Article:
Thursday, August 2, 2007
And that is the opinion of Dr Gregory House MD. I think it must be the buzz word that is going around lately. I read this in the local magazine “Off the Edge” – August issue and I am very sure I saw it in one of the articles in one of the local dailies just this week.
So, is it true? Does everyone lie? Big lies, small lies, white lies, lying about not lying haha.. I suppose we all have a tendency to bend the truth a little some time. But what is more important is, can you spot a liar?
There is apparently a book by David Lieberman entitled “Never Be Lied to Again” which talks about the unconscious mannerisms of those who are lying. However, do note that one mannerism does not mean lying. Even several mannerisms do not mean someone is lying. However, seeing a cluster of mannerism may then lead one to conclude that the probability of lying has increased.
Someone gave me this tip on how to spot a liar. Apparently, there is only a 60% chance that someone is telling the truth if they do not use contractions when they speak. Instead of saying “Hey, I didn’t do that!” a liar is more prone to say “Hey, I did not do that!” Apparently, ex-US President Bill Clinton when interviewed on television said “Hey, I did not have sexual relations with that woman, Ms Lewinski”.
It has also been documented that liars can be detected via their body language. In the past, reading body language to judge guilt has been applied in some Tribal groups. To figure if a native has committed a crime, pain tests are used, such as dipping a hand in boiling water, walking on fiery coals. So, if the native’s hand came out scaled after the dip, the guilt is proven. Luckily such judging process does not exist anymore. How many times can one stand having one’s hand boiled in water?
Here are some tips I’ve got from the net on lying and behaviors that will help us tell if someone is telling the truth. OR better still for us to know ahead of time if we are aspiring liars (smirk)
Some people give away signs of lying without even realizing it. These are not as accurate as a lie detector, but here are some possible indications and what to look for:
• They add way too many details to their story. Sometimes so many that it starts to sound ridiculous because most people don’t keep track of a lot of silly details. “Then I stopped and noticed a piece of gum on the sidewalk.” or some other silly irrelevant detail.
• Frequent blinking. Maybe they’re trying to unconsciously hide their lie by doing this, but instead give it away. (Keep in mind there are other reasons for excessive blinking such as sensitive eyes or contact lenses)
• Their eyebrows become raised. This is not proof of lying on its own, but combined with other things it does tend to signify defensiveness. If they know about the blinking they tend to do this to over compensate. This one in particular seems hard for people to stop doing.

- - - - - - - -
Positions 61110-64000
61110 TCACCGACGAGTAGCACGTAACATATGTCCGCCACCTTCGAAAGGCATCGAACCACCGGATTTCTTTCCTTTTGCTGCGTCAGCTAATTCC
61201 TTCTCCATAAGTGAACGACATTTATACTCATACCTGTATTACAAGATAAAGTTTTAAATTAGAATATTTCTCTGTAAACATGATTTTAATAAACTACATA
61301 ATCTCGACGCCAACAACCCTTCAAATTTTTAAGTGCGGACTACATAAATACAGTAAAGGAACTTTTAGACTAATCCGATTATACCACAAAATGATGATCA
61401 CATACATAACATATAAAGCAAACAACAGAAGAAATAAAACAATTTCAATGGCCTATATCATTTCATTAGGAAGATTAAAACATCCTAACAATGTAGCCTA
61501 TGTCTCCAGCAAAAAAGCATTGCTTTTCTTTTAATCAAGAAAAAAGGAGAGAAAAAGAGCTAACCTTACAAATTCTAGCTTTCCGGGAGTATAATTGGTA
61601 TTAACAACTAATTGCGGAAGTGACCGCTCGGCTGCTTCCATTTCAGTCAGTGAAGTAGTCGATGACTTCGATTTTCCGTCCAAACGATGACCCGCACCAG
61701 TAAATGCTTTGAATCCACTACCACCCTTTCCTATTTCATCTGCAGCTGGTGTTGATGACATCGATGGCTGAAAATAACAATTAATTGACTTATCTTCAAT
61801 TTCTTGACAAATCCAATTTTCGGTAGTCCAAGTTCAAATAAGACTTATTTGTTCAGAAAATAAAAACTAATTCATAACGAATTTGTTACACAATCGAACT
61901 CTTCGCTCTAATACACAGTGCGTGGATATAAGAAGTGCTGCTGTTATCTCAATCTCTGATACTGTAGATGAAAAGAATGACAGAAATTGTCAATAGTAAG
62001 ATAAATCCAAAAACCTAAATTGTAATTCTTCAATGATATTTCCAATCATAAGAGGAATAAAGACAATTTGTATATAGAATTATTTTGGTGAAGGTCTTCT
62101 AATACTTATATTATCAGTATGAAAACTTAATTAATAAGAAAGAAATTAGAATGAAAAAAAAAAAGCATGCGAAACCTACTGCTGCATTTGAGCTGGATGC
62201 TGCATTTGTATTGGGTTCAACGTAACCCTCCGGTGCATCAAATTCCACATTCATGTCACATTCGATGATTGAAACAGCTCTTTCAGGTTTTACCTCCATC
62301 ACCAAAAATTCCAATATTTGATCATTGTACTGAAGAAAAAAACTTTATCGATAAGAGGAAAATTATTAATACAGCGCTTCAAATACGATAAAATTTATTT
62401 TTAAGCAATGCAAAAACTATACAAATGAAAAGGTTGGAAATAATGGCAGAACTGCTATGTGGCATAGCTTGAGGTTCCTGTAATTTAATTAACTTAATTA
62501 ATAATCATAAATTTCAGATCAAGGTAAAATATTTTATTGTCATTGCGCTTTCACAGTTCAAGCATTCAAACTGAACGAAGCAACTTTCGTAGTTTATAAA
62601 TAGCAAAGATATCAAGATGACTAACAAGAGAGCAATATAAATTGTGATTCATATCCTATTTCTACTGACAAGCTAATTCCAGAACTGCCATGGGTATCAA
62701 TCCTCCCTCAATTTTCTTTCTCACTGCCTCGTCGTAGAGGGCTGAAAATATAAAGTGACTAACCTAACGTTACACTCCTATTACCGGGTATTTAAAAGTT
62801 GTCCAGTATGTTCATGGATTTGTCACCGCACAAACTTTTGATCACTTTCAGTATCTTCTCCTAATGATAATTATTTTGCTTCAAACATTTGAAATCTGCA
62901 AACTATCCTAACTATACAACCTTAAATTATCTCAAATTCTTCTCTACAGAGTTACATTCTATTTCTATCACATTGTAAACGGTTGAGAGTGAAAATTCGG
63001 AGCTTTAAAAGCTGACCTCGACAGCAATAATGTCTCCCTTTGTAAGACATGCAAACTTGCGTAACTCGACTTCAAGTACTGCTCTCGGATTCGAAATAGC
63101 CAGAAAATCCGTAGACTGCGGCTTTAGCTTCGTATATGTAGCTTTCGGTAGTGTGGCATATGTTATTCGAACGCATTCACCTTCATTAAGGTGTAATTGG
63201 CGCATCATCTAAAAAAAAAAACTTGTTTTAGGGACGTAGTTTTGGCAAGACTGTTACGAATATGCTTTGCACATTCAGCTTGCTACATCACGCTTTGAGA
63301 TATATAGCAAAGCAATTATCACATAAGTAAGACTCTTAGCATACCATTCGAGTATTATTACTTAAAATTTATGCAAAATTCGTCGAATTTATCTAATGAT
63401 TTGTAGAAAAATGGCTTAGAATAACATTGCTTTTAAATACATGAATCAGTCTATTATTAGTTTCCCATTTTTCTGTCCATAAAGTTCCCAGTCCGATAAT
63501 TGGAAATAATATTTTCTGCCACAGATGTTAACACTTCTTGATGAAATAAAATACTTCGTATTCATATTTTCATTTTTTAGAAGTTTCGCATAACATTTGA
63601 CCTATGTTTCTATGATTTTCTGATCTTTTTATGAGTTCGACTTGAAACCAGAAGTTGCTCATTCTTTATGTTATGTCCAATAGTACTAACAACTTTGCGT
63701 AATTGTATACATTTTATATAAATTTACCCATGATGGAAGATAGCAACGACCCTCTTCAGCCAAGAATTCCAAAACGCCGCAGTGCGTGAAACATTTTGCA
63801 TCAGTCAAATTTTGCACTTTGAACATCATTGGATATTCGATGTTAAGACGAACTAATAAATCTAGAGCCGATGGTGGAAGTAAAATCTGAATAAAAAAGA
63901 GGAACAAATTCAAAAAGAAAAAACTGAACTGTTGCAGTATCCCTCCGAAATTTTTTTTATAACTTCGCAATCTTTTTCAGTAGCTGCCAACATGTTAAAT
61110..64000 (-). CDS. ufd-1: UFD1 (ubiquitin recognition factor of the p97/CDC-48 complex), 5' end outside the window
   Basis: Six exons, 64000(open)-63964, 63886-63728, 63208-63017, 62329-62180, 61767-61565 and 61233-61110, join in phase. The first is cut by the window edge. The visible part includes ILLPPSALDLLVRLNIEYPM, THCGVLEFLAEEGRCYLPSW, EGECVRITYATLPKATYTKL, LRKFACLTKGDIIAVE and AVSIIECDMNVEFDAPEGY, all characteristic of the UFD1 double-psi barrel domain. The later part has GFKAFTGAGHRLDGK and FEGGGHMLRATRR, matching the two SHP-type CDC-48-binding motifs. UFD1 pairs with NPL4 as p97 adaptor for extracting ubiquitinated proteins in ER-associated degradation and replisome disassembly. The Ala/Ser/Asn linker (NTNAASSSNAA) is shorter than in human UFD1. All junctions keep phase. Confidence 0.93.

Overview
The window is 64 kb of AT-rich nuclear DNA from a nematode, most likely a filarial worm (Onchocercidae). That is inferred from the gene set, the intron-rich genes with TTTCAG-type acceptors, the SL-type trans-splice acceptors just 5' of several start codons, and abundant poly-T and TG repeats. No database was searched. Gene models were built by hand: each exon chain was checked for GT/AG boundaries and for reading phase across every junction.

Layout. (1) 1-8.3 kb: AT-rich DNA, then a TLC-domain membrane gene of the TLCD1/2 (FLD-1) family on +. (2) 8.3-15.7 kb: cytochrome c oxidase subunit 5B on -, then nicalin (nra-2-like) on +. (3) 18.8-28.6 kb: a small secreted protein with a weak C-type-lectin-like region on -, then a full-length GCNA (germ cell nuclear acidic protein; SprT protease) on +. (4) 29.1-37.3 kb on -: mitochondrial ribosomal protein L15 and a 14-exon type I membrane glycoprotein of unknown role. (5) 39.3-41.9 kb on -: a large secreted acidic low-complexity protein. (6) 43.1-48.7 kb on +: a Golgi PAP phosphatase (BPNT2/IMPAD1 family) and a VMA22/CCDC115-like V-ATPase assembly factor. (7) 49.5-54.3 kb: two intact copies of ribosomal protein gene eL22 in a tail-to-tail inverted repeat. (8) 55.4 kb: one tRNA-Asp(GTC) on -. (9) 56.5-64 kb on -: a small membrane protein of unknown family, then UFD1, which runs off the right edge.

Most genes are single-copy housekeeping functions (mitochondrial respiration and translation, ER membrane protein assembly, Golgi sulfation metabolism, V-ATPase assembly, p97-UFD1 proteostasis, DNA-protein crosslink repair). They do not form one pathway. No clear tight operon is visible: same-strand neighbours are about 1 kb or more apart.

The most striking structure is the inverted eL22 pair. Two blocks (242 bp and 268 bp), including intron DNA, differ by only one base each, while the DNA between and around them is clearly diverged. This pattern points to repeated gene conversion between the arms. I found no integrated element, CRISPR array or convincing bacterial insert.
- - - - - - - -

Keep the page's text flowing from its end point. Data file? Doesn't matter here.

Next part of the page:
• Overreacting by immediately acting angry and defensive, perhaps to try to force a change of subject or to make the person submit to their story.
• They’re unable to look you in the eye or hold a gaze for any length of time. Sociopaths can probably look you in the eye and lie no problem, so you can’t always depend on this one.
• They cover their mouth as if to cover the lie. A lot of face touching in general is not a good sign.
• Instead of answering a question with a straight answer, they will echo back what you just asked them. Example: “Did you take that cookie?” “Are you asking me if I took that cookie?”
• The accused becomes the accuser by pointing the finger and projecting the misdeed elsewhere.
• If you attempt to change the subject with a liar, they will readily agree but if the person is telling the truth, they often want to talk it out till it’s resolved.
• They start talking way too fast or completely change their pitch or tone of voice.
• The playing dumb ploy. “What are you talking about?” or “Why would you say that?” and of course looking appropriately shocked and confused.
• Fidgeting a lot and generally looking uncomfortable.
• Stammering and pausing in between as if trying to gather their thoughts. (A lie requires a lot more time to think.)
All of these of course offer no conclusive proof of lying as there are other possible reasons for many of the behaviors or reactions, but the more signs there are the more likely the person is lying.
I personally use physiognomy (face reading) to help me access the honesty of a person. Again it is not fool proof but when a person has small squinty eyes, a crooked nose and thin lips, likelihood the tendency to lie is higher. Will be resurrecting my other blog on Unconventional Knowledge soon on Physiognomy…a very interesting tool to have when you need to appraise the people you interact with.